18. The air was bitter, icy whispers of the wind…(D.de Klerk)5 min read

The air was bitter, icy whispers of the wind cascading through the lifeless train station, bellowing a mournful groan that echoes through the empty air. Walking across the platform, the subtle crunch of frost on the cement floor under my boots, I stand at the edge of the luminous, glowing yellow line bordering the rusted-brown tracks, waiting for the screams of the train wheels to cry out in the distance. I look around the barren station, drowned in silence with the abandoned benches bent and curved with age, searching for a sign of life. No luck. I begin to accept my solitude for my morning train ride to the city, until something catches my eye. A dark figure, huddling into their wispy-thin coat in an attempt to protect themselves from the cold. Before I can catch a glimpse of their face the sharp sting from the track shrieks into my ear, turning my attention to the dust-smothered train lumbering towards me. 

The doors open, hissing as the misted glass windows shakes and rumbles from the shudders, revealing the carriage within. I step in quickly upon hearing the soft thuds of the stranger’s feet behind me. Finding the closest seat near me, next to afogged up window, I sit, arms crossed, head down, ready for the long journey ahead. I don’t look up as I hear the shivering breaths of the stranger. I don’t utter a sound as I listen to them enter onto the carriage, their steps sending tremors along the flooring as they walk down the passage of red-velvet seats. Finally, I hear their exasperated sigh from metres away as they sink into the cushioned seat. I close my eyes, ready to sleep from the drowsiness of the cold winter morning, but a voice calls out through the silence.

“It’s a bit miserable today, don’t you think?”

The deep, bold voice exists from the stranger’s muffled mouth, and I look up, ready to answer the man in a quipped, friendly reply, but I stopped short. His eyes. Greener than the fields that passed by the window of the now speeding train. I hadn’t even noticed that we had started moving. Shining emerald somewhat illuminated the dreary room of the carriage as his eyes kept their gaze on me, awaiting my reply. Around them, deep wrinkles of age softly encircled the incandescentcolour of his irises, contrasting vividly against the darkness of his skin, like jewels captured in the rich soil of hazel-coloured earth. 

I uttered a nervous laugh, a playful mist from the warmth of my breath finding its way up into the frigid air, reaching their snow-white fingers through the atmosphere before disintegrating into oblivion. I nod my head, hoping that it is enough of an answer as I found my voice caught in my throat. He smiles, a beam shining from the pearly-whites of his teeth. Turning my head away I look out the window, searching for a distraction in the view beyond. But all my eyes are met with is the blanket of fog pressing eagerly against the glass, blindfolding the train in an envelope of hazy grey.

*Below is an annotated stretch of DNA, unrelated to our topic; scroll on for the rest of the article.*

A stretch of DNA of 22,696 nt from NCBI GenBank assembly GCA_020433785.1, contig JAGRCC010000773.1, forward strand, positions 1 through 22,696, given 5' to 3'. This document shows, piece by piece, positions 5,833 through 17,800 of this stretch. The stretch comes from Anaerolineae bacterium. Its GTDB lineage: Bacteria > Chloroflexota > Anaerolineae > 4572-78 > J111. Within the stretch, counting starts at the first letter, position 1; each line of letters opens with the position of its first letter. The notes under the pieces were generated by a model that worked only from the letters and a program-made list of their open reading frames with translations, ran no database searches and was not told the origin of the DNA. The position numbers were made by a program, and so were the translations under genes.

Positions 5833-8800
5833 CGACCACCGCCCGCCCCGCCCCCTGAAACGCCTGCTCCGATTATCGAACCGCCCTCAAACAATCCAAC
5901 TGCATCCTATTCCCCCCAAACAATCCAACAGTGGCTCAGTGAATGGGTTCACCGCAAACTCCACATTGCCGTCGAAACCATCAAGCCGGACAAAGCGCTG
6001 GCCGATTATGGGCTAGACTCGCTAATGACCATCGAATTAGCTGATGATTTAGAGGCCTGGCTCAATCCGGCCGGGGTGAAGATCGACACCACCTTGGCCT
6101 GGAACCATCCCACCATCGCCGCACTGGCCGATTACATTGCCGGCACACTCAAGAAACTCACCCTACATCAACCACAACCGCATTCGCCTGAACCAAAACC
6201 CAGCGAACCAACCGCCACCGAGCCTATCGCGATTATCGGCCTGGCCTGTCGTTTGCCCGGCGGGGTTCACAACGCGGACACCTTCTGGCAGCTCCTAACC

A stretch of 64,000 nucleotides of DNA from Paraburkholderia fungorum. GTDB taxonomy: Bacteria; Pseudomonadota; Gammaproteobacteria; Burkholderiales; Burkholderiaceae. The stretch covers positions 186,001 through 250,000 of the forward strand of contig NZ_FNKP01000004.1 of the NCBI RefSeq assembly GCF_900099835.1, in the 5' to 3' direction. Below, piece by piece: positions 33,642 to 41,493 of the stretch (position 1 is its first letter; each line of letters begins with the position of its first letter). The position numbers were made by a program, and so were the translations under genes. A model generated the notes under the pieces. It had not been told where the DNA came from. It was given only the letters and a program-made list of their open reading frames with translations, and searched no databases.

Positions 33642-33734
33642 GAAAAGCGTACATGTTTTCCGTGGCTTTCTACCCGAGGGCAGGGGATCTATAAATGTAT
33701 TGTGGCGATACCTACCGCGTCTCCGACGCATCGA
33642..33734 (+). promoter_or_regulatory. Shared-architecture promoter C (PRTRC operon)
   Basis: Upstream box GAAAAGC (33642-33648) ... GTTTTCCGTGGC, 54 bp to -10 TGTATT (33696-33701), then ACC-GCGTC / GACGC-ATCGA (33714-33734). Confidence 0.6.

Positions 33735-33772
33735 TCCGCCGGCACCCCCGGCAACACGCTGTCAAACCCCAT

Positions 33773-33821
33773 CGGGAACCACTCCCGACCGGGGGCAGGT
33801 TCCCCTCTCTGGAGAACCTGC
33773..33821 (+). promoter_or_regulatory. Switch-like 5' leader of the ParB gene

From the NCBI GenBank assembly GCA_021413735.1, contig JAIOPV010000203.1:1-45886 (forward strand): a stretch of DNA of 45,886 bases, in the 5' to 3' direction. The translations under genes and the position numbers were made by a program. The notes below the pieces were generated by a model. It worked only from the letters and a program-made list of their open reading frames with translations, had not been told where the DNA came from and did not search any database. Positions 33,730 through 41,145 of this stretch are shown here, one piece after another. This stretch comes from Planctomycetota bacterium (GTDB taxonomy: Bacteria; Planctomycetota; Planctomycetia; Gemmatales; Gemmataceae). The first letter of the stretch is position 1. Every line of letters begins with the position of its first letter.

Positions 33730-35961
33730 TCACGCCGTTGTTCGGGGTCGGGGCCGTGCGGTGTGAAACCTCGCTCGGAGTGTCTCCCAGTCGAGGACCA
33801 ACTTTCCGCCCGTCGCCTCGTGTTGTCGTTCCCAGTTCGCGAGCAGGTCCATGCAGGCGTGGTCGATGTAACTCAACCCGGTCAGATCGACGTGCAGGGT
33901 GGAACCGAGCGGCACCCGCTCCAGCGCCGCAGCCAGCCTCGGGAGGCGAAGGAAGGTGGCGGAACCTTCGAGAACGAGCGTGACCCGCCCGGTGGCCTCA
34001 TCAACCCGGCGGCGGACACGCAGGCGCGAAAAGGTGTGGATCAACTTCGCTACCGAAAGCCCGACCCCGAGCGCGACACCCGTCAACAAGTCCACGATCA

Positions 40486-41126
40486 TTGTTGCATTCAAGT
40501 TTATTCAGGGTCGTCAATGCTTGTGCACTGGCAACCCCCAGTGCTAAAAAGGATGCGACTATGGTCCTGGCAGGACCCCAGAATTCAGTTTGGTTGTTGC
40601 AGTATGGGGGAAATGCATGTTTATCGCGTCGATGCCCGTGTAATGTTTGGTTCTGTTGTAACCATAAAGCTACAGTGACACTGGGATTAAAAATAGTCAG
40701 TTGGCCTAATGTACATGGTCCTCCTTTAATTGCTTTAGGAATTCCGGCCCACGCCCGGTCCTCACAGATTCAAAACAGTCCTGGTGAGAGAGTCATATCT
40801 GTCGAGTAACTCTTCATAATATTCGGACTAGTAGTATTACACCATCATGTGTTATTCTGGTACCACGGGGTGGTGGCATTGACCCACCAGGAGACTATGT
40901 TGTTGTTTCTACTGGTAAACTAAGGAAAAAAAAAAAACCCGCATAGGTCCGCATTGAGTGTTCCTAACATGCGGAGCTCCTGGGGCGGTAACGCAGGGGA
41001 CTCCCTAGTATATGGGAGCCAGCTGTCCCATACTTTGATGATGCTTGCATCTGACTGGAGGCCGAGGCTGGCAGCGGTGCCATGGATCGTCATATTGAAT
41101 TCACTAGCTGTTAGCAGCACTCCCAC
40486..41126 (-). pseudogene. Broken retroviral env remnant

“You on your way to the city?”

Another question. His voice, although deep, is soft to hear, almost like the sound of distant thunder mumbling in the far beyond. I turn back, and I see he has removed his coat and hat. His head is crowned with hair, curled and twisted into intricate braiding, ebony-black with fletches of white peeking through the mass. Bands of gold and silver hold it in place, the metals reflecting flickers of light from the dull bulb of the nearby wall-lamp. 

“Yes, just for the day. Are you?”

My voice, more confident, fills the silent void as he slowly nods his head to answer me. The awkward silence from before now descends into a peaceful tranquillity, the rumbles of the train’s movements lulling the carriage into a soft rhythm like a soft heartbeat felt through a gentle sleep. It seems as if only seconds have passed between me and this stranger, but from the window came the sudden flourish of darkness. We were descending into the tunnel that leads into the city. I had arrived at my destination.

I push my hands down into the softness of the cushion below me, standing myself up. As I walk along the passage I grab onto the mahogany railings bordering the seats, finding my way to the larger window at the door of the train through the hazy darkness of the carriage. As I place myself in front, cementing my feet onto the floorboard to avoid succumbing to the bumps of the train wheels, I await the light on the other side. And it comes, at first a flash of white, blurred light stinging my eyes till they squinted with pain. Then, visual aesthetic of the city skyline, the buildings seemingly holding up the sky, their windows winking into the sunlight. The mist had disappeared, leaving the air clean, crisp and filled with gold from the fiery ball of yellow resting in the sky. 

I turn to look back at the stranger, readying a reply for another one of his quip comments or subtle observations, but he isn’t there. His seat is left untouched, as if no life had even existed in its presence. As I hear the wheels outside shriek against the track like nails to a chalkboard, I walk towards the seat, swaying and stumbling with the stopping motion of the train. Questions flood my mind like a tsunami, confusion pricking into my thoughts like ice. Did he walk away through the side door to go into the other carriage? But surely I would have heard that. 

My thoughts are interrupted. The doors behind me open with the sound of a dragon’s breath, growling to signify my time to leave. I swing myself around and walk out, my shaky legs stepping onto the stone flooring of the station. With the stranger at the back of my mind, I continue forwards, ready to face the concrete jungle.